The Tigers were interested in James Shields when the Rays debated whether to put him on the trade market last July, enough that Doug Fister was a Plan B of sorts when it became clear they weren’t getting Shields, at least not without selling the farm. Now that Shields could be on the market again, don’t expect the resurgence of Detroit’s rotation behind its top four starters to stop them from taking a look.
According to Marc Topkin of the Tampa Bay Times, Tigers special assistant Dick Egan was spotted at Tropicana Field for the Rays’ series against the Mariners, which Shields opened with 7 2/3 quality innings on Friday. Conveniently, Seattle left-hander Jason Vargas, another rumored Tigers trade target in their starting pitching search, started there on Saturday.
The Tigers usually send out Egan on special assignments, not simply to update reports on teams. If he shows up at a ballpark, it’s for a pretty good reason. You can find at least two reasons above why the Tigers would have him in St. Petersburg this weekend. Of the two, Shields would be the obviously bigger draw.
Though Shields’ ERA is up from last year, while other stats are down, he appeals to the Tigers for a lot of reasons. First, he’s a consistent innings eater, averaging better than six innings a start. Even during his recent struggles, he has lasted at least seven innings in four of his last five starts. He also has postseason experience, though he struggled in his last two Division Series starts.
The Tigers, moreover, have the pieces that would potentially appeal to the Rays, who covet a young catcher according to CBSSports.com’s Danny Knobler. While the Tigers aren’t deep in a lot of areas in the upper levels of their farm system, they have 3-4 quality catchers in their system, led by Futures Game participant Rob Brantly at Triple-A Toledo and James McCann, last year’s top draft pick, at Double-A Erie. With 25-year-old Alex Avila holding down the job in Detroit, the Tigers can afford to part with a catcher and still have depth for down the road.
By contrast, the Tigers were never heavily involved in Vargas rumors last year, zeroing in on Doug Fister instead. If they’re going to acquire a starter to replace lefty Drew Smyly, doing so with another left-hander would have a major appeal to avoid an all-righty rotation. Vargas fits that, and he does it while averaging nearly seven innings a start. His ERA, hit totals and WHIP ratio are all significantly higher away from Seattle’s Safeco Field, including six innings with four runs at Comerica Park earlier this season. However, he has quality starts in his last three outings, all on the road, all of them victories.
– Jason Beck
This is the time of year when the Tigers usually send their scouts across baseball to look at potential trade targets. So it seems curious when the Tigers scout one of their own.
That was the scene Monday in Erie, where Tigers special assistant David Chadd — one of the organization’s top player evaluators — was in town. Presumably, he was watching top hitting prospect Nick Castellanos in his fifth game since moving from third base to right field. Another member of the Tigers scouting department was also spotted in attendance. For that matter, the Tigers had one of their big league scouts watching Castellanos last week while the SeaWolves were on the road.
How many scouts from other teams were watching Castellanos Monday night wasn’t immediately clear, but between the attention of their own officials and observations from other clubs, the Tigers aren’t likely to offer Castellanos as part of a July trade.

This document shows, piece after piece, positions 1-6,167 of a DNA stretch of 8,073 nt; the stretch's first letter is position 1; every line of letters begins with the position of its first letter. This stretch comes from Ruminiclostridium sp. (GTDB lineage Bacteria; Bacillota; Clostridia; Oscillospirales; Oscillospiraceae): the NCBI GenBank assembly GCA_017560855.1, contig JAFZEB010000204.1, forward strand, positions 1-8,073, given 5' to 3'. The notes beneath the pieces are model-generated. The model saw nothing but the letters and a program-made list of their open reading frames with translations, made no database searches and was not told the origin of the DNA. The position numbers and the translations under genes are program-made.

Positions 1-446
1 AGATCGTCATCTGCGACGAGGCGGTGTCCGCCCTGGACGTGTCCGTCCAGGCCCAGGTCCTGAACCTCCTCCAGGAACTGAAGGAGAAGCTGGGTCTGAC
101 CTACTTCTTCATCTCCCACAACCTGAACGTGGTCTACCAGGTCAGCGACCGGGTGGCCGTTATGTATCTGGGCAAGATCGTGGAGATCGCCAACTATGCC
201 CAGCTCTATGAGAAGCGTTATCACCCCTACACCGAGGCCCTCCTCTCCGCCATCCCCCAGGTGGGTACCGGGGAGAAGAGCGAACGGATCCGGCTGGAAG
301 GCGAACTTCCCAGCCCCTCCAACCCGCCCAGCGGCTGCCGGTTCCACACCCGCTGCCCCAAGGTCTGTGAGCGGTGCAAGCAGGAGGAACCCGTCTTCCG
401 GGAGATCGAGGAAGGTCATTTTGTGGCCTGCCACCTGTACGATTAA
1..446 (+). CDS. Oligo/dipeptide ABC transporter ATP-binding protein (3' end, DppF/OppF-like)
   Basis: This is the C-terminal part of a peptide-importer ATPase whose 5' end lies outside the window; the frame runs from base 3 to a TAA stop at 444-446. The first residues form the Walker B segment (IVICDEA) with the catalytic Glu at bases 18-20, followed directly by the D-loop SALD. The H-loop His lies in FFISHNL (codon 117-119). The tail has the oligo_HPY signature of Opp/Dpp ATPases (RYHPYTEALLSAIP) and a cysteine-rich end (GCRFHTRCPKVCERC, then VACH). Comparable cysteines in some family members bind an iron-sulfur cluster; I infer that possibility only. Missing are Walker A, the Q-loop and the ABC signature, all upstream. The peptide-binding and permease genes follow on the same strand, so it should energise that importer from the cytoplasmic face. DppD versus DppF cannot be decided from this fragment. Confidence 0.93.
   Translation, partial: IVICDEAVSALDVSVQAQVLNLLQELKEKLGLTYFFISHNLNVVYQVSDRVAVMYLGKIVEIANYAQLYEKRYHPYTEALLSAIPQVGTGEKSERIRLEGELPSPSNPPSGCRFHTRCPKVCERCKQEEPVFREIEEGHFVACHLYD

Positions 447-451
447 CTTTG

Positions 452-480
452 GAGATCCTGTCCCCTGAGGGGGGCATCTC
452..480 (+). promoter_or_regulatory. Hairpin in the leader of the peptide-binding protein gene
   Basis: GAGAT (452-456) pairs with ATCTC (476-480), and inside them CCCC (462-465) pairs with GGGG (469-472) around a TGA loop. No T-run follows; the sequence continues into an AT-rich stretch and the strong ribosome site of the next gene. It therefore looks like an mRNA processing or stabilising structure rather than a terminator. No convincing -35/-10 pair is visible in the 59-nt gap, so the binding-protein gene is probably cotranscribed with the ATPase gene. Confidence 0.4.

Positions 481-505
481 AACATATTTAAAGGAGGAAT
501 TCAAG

“They love him,” said one official with another club who has been in contact with the Tigers.
Bob Nightengale of USA Today tweeted Monday that the Tigers are telling teams that Castellanos is not available.
Castellanos broke out of a two-game mini-slump Monday with a home run as part of a two-hit game, raising his average back above .300 with Erie and .365 for the year between there and Class A Lakeland. He began the year as the Tigers’ top hitting prospect, but his .405 average over two months at Lakeland vaulted him among the top prospects in baseball before he won MVP honors at last week’s All-Star Futures Game in Kansas City with three hits and three RBIs, including a home run to center field at Kauffman Stadium.
– Jason Beck
The Tigers traded away Omar Infante five years ago in a deal that ranks among the most regrettable of Dave Dombrowski’s tenure in Detroit. Now, as they look for ways to stop their revolving door at second base, it’s conceivable that they could try to get him back.
Jayson Stark of ESPN suggests Infante is on the Tigers’ shopping list for second basemen. Now 30, Infante entered the weekend batting .290 for the Miami Marlins with 23 doubles, seven home runs and 30 RBIs, good for a .769 OPS. He’s two years removed from an All-Star selection with the Braves.
The Tigers signed Infante as a teenager in Venezuela and developed him in their system. At one point, he was among the top prospects in then-general manager Randy Smith’s system. The last time Infante was a Tiger in 2007, manager Jim Leyland said he’d make an ideal National League player with his ability to play all over the infield. He found that role in Atlanta, where he played three infield and three outfield spots in 2008 and 2009.
Since coming to Miami, however, his focus has been at second base, which was his starting position in Detroit in 2004 and part of 2005 until the Tigers traded for Placido Polanco midway through that season.
That left Infante as a utility player in Detroit until the Tigers traded him to the Cubs after the 2007 season for Jacque Jones, who was released about five weeks into the 2008 season.
It wasn’t a particularly painful deal because Polanco played second base so well in Detroit through 2009, after which the Tigers let him go as a free agent. The Tigers have run through a handful of second basemen in 2 1/2 years since then, from Scott Sizemore to Will Rhymes to Brandon Inge, and now a mix of Ramon Santiago and Ryan Raburn. The Tigers have always worried about Santiago breaking down physically as an everyday player, but Raburn has failed to hold down the starting job in two tries over as many years.
– Jason Beck
The Tigers indeed had interest in Cuban outfielder Yoenis Cespedes, team president/general manager Dave Dombrowski confirmed Monday, and had contract talks with agent Adam Katz. However, Dombrowski said, they eventually determined they weren’t going to meet their contract demands.